Wednesday, August 12, 2015

Trainer Tips--Lavender Oil & Dogs

Lavender Oil for your Dog:
Lavender is a naturally calming scent for both humans and dogs.  To use lavender for your dog, take some time to give your dog a massage and some good petting.  Put just a little dab of lavender oil on your hands.  Before massaging your dog and/or petting him in his favorite spots, allow him/her to smell the oil you have applied to your hand.  If the dog remains calm, proceed to using nice, calming, slow strokes.  Slowly massaging the outsides of the spine from the neck down is a proven approach.  Do this several times to really associate the smell of lavender to a relaxed state of mind for your dog.

The point of this exercise is to associate the smell of lavender with a nice calm, relaxed state of mind.

Be sure that you are purchasing oils free from contaminants.  Be sure to only use therapeutic-grade Lavender Oil from a reputable company and verify the quality of the oil before use.  (For Maui, I recommend purchasing your Lavender Oil from Down to Earth in Kahului.)

Do not use a lot of Lavender oil.  A tiny dab will do just fine.  You do not need a lot to get the smell, and we do not want to have dogs licking excessive amounts of oil off themselves.  Be sure to buy diluted oil or dilute it yourself.  Use oil on your dog in moderation and with caution.  Be sure to avoid the eye and mouth areas.  I also recommend that you do NOT use Lavender Oil on your dog every day.  Some dogs may develop a sensitivity to the oil if used too often.

Why use Lavender Oil?
Lavender Oil is naturally soothing to the central nervous system in both humans & animals.  Many humans with anxiety-related issues use lavender oil to help calm themselves in stressful situations.  This oil may be used in a similar way for your dog.

If your dog suffers from anxious or nervous behaviors or has separation anxiety, Lavender oil could help.  You want to start using the oil as directed above, and then continue to have the scent present in situations that are stressful to your dog.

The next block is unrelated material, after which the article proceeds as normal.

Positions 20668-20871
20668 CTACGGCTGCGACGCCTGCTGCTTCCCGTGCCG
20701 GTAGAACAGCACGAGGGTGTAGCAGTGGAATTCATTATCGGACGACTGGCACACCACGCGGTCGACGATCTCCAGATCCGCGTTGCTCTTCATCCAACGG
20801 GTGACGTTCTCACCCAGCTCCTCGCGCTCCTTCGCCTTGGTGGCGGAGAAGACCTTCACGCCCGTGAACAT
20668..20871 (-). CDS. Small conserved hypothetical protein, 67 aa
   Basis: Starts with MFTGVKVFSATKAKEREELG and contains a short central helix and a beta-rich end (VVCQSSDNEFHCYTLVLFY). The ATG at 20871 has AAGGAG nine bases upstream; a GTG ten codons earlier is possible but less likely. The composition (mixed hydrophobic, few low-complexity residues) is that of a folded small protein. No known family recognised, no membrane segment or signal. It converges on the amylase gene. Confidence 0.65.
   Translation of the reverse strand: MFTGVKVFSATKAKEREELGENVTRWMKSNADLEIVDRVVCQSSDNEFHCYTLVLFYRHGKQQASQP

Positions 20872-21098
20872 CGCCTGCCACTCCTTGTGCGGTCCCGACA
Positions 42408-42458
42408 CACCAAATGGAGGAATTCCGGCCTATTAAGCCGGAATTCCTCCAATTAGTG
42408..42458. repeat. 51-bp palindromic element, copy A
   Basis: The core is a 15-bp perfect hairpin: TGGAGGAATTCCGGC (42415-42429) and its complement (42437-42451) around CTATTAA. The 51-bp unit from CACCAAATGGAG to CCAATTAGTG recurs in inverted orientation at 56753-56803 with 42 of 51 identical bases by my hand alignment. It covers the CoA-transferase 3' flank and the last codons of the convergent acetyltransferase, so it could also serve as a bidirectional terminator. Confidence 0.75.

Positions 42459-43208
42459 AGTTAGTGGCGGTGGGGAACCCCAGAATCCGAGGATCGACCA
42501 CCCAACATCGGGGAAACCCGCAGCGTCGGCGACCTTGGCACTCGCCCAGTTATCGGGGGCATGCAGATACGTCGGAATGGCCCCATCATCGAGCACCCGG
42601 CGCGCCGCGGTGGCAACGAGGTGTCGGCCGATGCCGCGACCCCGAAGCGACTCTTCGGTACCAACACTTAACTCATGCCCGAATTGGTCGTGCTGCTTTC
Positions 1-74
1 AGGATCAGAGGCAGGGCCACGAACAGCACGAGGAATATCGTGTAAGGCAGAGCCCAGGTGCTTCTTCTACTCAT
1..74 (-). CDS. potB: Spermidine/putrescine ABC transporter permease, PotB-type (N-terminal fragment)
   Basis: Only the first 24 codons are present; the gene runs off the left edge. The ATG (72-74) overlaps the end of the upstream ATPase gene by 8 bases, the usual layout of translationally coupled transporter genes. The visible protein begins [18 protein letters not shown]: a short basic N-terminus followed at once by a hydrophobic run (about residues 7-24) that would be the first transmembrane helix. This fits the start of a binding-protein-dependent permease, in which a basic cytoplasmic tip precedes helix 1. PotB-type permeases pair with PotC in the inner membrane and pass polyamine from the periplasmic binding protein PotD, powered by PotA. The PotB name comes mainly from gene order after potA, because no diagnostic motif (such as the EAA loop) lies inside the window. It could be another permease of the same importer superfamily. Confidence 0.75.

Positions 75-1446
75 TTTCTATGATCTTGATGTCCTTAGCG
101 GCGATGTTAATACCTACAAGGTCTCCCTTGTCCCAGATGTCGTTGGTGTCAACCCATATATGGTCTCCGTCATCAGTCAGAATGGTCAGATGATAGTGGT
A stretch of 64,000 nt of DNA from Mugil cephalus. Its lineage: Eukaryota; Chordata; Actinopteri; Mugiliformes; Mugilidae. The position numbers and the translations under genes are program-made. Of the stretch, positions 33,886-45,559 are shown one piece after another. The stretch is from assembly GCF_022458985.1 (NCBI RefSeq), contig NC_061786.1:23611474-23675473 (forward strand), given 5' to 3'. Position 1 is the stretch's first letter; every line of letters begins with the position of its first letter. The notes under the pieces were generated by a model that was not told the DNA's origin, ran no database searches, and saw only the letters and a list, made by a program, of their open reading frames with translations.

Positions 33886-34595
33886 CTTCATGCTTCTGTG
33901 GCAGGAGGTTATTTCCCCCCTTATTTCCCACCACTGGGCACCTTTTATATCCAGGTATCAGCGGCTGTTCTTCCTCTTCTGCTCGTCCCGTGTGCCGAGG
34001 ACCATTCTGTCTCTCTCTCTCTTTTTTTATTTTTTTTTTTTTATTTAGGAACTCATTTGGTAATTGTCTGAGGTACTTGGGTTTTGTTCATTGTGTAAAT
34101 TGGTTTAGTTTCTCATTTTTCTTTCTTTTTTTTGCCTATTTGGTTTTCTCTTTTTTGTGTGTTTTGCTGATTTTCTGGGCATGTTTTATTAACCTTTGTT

For example if your dog suffers from separation anxiety, start as directed above, then do the same ritual before leaving your dog for the day.  Remember to remain calm and relaxed (do NOT try and do this if you are rushing out the door).  Your mood must match what the lavender oil is trying to accomplish:  a calm state of mind.  

Another example:  if your dog is frightened of guests:  start again as directed above, then bring back the scent of lavender right before guests come over and have them follow the "No touch, No talk, No eye contact" policy to further help relax your dog.

Have a dog that is afraid of car rides?  Start as directed above and then apply a drop of diluted Lavender oil on your dog's collar before your next car trip.  Remember to remain calm yourself.

If you have a dog that is high-energy who easily gets over-excited, Lavender Oil can be used to help calm their behavior.  Start as directed above then re-apply the scent before events that may excite your dog.  For example if you dog becomes very over-excited when guests arrive, apply the oil a few minutes before they arrive.  (Also remember to remind your guest to follow the "No touch, No talk, No eye contact" policy until the dog fully calms down.)

Older Dogs/ Dogs with Physical Pain:
Lavender oil is also an excellent way to help dogs with joint and other types of physical pains.  Two of our dogs are getting into their "senior" years and starting to show signs of joint pain.  We use lavender oil while massaging the areas of the dog that are aching and in pain.  This helps both relieve their joint pain and relaxes them at the same time.  We are associating the smell with the relief of massage and relaxation.  Essential Oils have also been known to help reduce inflammation.  So next time you notice the dog is having a bad pain day, you can bring out the Lavender smell and it will help the dog both mentally and physically relax.

Allergies & Skin Conditions:
Lavender oil has also been known to help with dog allergies and skin conditions.  If you dog suffers from hot spots, try applying a few drops of diluted Lavender oil.  Start out small to be sure your pet does not have a bad reaction.  
If your dog suffers from allergies, try adding a Lavender oil diffuser near the pet's main area.

Lavender Oil is also a natural repellent for fleas, ticks, and other insects.  Add a few drops of Lavender Oil to your dog's shampoo and shake well.  Use as normal for bathing and your dog will have an added natural insect repellent, plus smell great!